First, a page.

9. In 2018, 924 EPO patent examiners wrote to the EPO's administrative council raising serious concerns about the continuous decline in the quality of patent examination at EPO (available at https://regmedia.co.uk/2018/03/15/epo-examiners-letters.pdf. Reference was made to a position letter (Bausch, 2018). See also the comments of EPO observers and critics: ‘EPO staff has just warned the national delegates that EPO's decline (in terms of patent quality and staff welfare) would be beneficial to patent trolls’ (Schestowitz, 2018).

            10. Similar problems have been encountered in recent decisions of the EU general court, Crosfield Italia Srl v European Chemicals Agency (available at http://curia.europa.eu/juris/liste.jsf?language=en&num=T-587/14) and EU general court, K Chimica Srl v European Chemicals Agency (available at http://curia.europa.eu/juris/liste.jsf?language=en&num=T-675/13 (both accessed November 2019).

            11. The number of patents displayed on the EPO's website is 64,613 for year 2014. The negligible difference from our own dataset of 28 patents does not affect the statistical examination.

            12. Both the dataset and the sample derived from it have been verified by subjecting them to an additional analysis of geographic origin (i.e. applicant company's address in the Patent Bulletin). The national shares found in the sample match the actual national shares of European patents.

            13. The same assumption is made by Eurostat (Eurostat, 2014, p.30).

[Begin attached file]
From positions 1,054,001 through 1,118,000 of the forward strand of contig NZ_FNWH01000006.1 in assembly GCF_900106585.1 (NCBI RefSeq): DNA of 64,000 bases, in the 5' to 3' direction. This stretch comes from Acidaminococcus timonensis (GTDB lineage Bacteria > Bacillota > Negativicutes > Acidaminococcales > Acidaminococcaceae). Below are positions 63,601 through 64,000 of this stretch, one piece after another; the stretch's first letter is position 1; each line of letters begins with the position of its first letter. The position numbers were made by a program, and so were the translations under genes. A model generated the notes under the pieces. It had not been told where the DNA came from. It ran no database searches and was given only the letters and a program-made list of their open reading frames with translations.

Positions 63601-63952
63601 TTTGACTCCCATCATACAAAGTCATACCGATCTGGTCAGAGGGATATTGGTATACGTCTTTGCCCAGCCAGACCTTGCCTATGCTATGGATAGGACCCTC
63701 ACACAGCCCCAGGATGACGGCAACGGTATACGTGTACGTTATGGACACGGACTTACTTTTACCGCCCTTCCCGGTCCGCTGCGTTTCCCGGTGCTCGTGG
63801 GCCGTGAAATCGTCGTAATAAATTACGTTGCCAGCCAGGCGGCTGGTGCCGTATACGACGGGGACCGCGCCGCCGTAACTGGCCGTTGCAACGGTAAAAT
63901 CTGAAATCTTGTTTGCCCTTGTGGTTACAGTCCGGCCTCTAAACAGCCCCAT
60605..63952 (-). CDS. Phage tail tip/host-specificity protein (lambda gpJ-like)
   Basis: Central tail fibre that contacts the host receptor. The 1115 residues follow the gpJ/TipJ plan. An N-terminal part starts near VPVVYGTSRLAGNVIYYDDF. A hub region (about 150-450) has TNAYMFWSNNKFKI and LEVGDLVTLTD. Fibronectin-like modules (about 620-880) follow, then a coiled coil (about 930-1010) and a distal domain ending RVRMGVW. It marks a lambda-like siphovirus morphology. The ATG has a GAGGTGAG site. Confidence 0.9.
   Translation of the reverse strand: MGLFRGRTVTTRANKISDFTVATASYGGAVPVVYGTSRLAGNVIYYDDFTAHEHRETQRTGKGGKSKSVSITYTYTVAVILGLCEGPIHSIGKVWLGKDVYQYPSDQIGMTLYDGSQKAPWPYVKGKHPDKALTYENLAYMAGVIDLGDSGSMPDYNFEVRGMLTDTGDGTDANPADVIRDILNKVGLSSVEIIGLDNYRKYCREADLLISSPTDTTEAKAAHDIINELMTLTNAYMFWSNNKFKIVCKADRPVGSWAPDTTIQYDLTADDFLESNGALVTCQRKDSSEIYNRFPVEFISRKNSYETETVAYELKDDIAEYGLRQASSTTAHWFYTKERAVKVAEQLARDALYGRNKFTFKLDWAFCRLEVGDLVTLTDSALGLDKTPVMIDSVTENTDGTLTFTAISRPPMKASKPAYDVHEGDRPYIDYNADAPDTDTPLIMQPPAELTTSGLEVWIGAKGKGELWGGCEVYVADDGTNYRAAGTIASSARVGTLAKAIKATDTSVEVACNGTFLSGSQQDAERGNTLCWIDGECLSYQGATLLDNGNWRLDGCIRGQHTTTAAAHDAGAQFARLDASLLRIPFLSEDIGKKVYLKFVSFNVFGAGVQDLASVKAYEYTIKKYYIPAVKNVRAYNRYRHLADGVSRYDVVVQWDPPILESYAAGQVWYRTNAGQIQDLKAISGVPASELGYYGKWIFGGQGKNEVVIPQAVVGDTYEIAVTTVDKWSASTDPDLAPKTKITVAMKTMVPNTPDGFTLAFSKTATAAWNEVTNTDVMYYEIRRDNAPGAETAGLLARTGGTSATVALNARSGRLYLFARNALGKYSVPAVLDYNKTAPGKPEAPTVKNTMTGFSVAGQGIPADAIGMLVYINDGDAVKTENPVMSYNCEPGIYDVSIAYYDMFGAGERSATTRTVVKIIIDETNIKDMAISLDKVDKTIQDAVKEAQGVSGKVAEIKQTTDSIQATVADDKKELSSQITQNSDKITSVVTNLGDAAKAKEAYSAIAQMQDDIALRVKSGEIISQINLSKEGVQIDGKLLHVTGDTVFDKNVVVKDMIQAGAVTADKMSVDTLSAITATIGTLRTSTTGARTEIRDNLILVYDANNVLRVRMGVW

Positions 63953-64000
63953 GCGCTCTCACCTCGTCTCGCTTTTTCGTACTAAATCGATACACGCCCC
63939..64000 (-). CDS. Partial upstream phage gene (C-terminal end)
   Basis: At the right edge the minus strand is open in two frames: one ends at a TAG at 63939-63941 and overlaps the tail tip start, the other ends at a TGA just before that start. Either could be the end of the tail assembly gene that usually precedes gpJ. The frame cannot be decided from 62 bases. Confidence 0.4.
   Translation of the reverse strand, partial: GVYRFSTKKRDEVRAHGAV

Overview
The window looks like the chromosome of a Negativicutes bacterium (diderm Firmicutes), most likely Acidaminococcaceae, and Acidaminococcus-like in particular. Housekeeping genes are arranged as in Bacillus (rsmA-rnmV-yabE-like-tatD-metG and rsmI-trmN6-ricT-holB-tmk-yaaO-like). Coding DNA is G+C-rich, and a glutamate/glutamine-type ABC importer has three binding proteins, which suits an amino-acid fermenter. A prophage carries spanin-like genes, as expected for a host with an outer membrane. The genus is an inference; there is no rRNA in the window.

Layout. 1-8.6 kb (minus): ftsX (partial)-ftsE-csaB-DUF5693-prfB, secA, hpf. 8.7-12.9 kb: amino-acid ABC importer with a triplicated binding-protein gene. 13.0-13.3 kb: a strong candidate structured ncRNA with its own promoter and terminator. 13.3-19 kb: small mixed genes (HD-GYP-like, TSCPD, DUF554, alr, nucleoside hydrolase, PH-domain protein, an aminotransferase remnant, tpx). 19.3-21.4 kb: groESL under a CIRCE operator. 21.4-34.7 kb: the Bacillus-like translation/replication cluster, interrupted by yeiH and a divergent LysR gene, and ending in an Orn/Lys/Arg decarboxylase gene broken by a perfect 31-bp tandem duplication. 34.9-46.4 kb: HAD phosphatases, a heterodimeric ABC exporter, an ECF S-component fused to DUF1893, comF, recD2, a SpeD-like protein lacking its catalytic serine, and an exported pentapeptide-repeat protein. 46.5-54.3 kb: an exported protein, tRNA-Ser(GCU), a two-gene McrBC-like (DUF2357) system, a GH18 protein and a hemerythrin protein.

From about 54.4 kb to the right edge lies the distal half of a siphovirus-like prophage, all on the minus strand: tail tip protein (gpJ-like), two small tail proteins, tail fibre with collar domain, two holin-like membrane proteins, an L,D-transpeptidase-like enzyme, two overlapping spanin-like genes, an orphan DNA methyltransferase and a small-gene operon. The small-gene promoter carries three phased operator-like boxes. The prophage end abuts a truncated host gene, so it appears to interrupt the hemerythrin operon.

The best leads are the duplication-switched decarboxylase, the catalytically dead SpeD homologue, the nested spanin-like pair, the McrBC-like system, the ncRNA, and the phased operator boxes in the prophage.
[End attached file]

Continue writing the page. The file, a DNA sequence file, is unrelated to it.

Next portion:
14. In the last two years, the number of granted patents has suddenly and substantially increased, reaching 100,000, but the patent application rate remains at the same. This is mainly attributable to management pressure and the EPO's recruitment of more patent examiners. It is difficult to say whether this will be the new average or will last only until the current backlog in the EPO is reduced.

            15. ‘[the unitary patent system] limits creation of [technical] solutions which do not infringe those patents, which may decrease willingness to invest in innovations.‘ This should be considered in circumstances where innovation opportunities in patent-dependent industries is already very small (Deloitte Polska, 2012, p.32).

            16. ‘In fact, the decisions of the EPO concerning patents can only currently be reviewed by the internal chambers of appeal created within the EPO, excluding any judicial appeal before an external court. There is no possibility of the European court of justice ensuring the correct and uniform application of union law to proceedings taking place before the chambers of appeal of the EPO’ (Kokott, 2010, para.71). This important opinion was never published and archived on the website of the court of justice of the EU. It was only leaked on some websites, which have now cut most of its pages. This is yet another example of lack of transparency at EU level, including that of the court of justice, which never found it necessary to address the remarks of the Kokott (the advocate general; see Borrás, 2006; Drahos, 2010).

            17. Article 6 of the European convention on human rights, and Article 47 of the charter of fundamental rights of the European Union, available at https://eur-lex.europa.eu/legal-content/EN/TXT/?uri=celex:12012P/TXT (accessed November 2019) (Xenos, 2014a; Zielonka, 2018).